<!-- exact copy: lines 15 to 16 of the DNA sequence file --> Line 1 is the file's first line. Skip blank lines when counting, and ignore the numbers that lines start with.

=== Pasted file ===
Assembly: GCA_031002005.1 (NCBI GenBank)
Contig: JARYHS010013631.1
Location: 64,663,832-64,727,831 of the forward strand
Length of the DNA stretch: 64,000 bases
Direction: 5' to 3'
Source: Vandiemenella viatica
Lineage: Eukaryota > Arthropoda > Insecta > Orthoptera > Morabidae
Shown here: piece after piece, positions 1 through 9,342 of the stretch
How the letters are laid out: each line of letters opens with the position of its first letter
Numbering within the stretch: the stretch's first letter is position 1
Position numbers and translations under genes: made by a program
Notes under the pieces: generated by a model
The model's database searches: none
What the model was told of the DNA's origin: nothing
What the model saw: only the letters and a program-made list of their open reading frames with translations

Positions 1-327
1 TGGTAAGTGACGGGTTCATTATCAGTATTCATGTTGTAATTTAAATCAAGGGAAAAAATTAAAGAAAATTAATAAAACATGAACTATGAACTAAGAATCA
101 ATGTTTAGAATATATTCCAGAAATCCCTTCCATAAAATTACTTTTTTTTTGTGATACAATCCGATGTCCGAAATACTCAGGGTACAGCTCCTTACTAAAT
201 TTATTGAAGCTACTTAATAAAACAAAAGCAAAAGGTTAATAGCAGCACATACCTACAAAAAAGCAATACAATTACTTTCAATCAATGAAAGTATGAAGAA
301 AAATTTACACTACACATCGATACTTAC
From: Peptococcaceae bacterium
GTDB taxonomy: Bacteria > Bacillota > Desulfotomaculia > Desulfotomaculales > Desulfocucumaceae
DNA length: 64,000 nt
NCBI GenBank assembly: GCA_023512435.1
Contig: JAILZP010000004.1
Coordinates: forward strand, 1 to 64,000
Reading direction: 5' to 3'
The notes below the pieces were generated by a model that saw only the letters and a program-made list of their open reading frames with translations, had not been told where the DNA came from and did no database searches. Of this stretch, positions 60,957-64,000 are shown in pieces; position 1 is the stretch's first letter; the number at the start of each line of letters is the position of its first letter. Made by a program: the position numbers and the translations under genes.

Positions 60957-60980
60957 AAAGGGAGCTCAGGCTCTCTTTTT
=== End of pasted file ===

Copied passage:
What the model saw: only the letters and a program-made list of their open reading frames with translations

Positions 1-327